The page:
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Set in the picturesque Derwent Valley, with hills rising steeply on either side, travellers on the busy A6 often pass through Milford without ever realising that it exists. Yet the village has played a very important part in the industrial history of this country, so much so that it now forms part of the Derwent Valley World Heritage Corridor.  

The man who transformed Milford from a tiny hamlet to an important industrial centre was Jedediah Strutt. From a young age he had an obsessive interest in machinery, but when his uncle died and left him a small holding, he took it over and married Elizabeth Woollatt who he had met when in apprenticeship as a wheelwright. His brother-in-law, who worked for a hosiery firm in Derby, knowing of Jedediah’s interest in machinery, told him of the problems they were having in trying to adapt their machines to make stockings in a ribbed pattern. Everything they had tried had failed. Immediately, Jedediah set about the task of finding a solution.

He spent many hours in his attic experimenting, neglecting his farmwork in the process. At last he succeeded and the closer fitting stockings that resulted were a great success. He went into partnership with his brother-in-law opening a stocking factory in Derby and patented his ‘Derby Rib Machine’. Wishing to expand his business further, he went into partnership with Samuel Need and they later asked Richard Arkwright to join them and together built mills at Belper, Cromford and Milford.

Using the power of the River Derwent to drive the machinery, Jedediah built his first cotton mill, the South Mill, at Belper in 1776. Milford was chosen as the second site for a mill four years later. Soon after that the partnership was dissolved, with Strutt retaining the mills at Belper and Milford. From then until 1827, mills were built every few years along the banks of the Derwent. After Jedediah’s death in 1797, his eldest son, William took control.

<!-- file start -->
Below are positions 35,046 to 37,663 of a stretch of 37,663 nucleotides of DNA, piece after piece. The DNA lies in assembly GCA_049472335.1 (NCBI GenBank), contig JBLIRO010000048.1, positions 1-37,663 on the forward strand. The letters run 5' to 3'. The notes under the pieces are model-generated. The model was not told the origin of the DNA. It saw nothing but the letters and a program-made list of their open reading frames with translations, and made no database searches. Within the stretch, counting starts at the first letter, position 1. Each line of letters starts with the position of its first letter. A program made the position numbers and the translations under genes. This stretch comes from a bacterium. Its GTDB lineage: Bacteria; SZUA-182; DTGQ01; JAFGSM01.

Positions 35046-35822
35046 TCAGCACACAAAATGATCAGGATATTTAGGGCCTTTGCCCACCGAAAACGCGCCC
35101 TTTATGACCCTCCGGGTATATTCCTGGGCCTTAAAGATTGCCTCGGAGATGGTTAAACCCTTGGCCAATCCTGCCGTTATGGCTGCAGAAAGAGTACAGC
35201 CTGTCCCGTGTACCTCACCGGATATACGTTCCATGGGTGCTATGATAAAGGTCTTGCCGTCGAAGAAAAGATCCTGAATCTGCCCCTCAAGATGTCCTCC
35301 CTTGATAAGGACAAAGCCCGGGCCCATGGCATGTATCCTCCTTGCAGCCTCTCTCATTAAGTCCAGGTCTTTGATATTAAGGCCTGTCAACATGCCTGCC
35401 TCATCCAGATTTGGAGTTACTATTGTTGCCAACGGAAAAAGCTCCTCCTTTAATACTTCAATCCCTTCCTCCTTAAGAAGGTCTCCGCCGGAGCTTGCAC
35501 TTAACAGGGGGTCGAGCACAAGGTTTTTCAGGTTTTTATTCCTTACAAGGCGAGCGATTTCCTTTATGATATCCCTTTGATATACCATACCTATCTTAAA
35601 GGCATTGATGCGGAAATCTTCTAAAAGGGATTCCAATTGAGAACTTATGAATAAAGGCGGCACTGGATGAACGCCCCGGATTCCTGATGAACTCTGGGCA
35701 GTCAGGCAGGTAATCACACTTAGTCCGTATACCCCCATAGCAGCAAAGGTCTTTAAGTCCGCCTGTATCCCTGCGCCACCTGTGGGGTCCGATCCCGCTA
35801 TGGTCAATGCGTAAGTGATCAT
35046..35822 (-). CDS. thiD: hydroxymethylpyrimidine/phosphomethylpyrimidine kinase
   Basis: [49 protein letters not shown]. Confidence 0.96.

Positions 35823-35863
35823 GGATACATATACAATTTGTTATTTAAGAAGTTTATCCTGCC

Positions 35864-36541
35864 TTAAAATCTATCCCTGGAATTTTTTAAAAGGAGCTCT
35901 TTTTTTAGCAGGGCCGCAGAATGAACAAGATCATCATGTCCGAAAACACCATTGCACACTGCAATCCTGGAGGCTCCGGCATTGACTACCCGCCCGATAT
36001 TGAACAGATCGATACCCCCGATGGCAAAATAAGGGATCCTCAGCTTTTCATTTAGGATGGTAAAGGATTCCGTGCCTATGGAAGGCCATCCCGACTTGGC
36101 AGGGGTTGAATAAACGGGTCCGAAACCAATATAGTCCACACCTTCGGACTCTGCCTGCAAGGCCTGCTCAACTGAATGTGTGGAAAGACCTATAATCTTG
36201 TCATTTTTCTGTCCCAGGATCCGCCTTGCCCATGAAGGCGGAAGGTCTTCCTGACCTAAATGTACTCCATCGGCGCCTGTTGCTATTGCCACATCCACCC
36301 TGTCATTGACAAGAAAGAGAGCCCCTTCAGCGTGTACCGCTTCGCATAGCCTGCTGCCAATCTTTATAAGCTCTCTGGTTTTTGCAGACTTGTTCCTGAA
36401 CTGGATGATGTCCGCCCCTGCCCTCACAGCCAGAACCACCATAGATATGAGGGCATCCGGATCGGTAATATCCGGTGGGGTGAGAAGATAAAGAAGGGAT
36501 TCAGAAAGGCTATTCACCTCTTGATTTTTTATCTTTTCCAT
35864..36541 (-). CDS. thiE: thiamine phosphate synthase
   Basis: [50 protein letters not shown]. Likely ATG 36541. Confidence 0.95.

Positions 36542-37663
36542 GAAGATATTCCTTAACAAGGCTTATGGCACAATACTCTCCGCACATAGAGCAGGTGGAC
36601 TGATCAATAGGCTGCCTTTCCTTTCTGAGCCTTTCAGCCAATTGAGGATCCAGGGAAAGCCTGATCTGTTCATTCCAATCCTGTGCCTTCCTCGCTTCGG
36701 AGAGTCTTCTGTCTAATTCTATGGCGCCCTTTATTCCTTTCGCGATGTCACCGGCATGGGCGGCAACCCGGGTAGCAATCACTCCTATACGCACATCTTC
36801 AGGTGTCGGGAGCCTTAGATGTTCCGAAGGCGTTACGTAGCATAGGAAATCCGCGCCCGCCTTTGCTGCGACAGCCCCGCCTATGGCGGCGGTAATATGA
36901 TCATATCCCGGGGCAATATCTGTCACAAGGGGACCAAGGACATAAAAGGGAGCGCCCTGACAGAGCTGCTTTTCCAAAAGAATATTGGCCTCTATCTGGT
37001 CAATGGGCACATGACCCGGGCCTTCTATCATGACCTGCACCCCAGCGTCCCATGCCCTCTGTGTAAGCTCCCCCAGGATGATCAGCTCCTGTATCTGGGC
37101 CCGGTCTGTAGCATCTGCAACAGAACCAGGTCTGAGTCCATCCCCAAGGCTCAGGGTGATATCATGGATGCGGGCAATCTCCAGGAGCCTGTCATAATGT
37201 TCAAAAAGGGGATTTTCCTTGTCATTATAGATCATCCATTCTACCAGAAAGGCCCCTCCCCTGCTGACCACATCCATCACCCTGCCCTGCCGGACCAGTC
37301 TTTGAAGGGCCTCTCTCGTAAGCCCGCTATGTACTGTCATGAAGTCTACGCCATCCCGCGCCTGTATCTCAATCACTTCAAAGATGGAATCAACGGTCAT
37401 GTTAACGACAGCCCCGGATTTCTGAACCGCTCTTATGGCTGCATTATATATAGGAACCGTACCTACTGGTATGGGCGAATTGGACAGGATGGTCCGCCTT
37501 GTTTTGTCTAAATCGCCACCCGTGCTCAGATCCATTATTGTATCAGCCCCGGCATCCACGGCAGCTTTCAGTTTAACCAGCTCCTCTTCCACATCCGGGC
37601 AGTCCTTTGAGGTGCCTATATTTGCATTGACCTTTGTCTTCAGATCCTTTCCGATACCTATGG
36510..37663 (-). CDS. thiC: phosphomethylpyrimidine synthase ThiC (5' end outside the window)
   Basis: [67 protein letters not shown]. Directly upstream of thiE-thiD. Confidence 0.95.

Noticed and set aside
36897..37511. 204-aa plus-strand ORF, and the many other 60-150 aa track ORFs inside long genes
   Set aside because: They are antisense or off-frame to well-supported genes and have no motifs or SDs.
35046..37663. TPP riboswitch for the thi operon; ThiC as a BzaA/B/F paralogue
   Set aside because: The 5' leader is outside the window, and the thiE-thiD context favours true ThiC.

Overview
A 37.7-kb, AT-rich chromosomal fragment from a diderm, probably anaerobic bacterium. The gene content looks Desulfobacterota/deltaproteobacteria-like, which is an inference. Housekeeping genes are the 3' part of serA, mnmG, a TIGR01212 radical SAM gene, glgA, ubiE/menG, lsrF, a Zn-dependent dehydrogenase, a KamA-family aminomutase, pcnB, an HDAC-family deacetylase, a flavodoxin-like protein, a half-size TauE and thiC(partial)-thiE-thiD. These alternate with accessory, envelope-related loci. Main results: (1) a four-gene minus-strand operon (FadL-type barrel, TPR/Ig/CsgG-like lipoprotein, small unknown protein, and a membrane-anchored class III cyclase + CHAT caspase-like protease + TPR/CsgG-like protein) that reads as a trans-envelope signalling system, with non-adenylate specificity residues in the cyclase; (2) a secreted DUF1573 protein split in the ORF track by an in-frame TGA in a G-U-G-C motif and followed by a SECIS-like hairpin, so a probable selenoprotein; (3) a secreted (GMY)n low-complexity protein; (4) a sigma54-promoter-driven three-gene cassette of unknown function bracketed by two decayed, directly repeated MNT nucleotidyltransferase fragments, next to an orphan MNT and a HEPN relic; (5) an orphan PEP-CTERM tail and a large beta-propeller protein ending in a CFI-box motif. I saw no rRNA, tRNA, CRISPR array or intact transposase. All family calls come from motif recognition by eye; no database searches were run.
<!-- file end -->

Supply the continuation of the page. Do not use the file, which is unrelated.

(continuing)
Jedediah was a strict disciplinarian, his employees were fined heavily for lateness, or bad behaviour. He insisted on them going to a place of worship on Sundays and that the children attended school regularly. He built houses, a school, a chapel and model farms were established at Belper and Moscow Farm at Milford, where food was produced so employees could be supplied at reasonable cost with credit facilities available. Many other amenities were provided, described by one local historian as ‘a sort of Welfare State, 150 years before anything like it arrived on a national scale.’

The Strutt family mansion, Milford House, and later Makeney Hall, had a view over most of the workers’ houses in the village. The shutters that protected nearly all the dwellings had holes drilled through them so that internal lights were clearly seen from outside. If any lights were observed still shining after 11pm, a warning would be sent to the tenants the following day about the dangers of loss of sleep.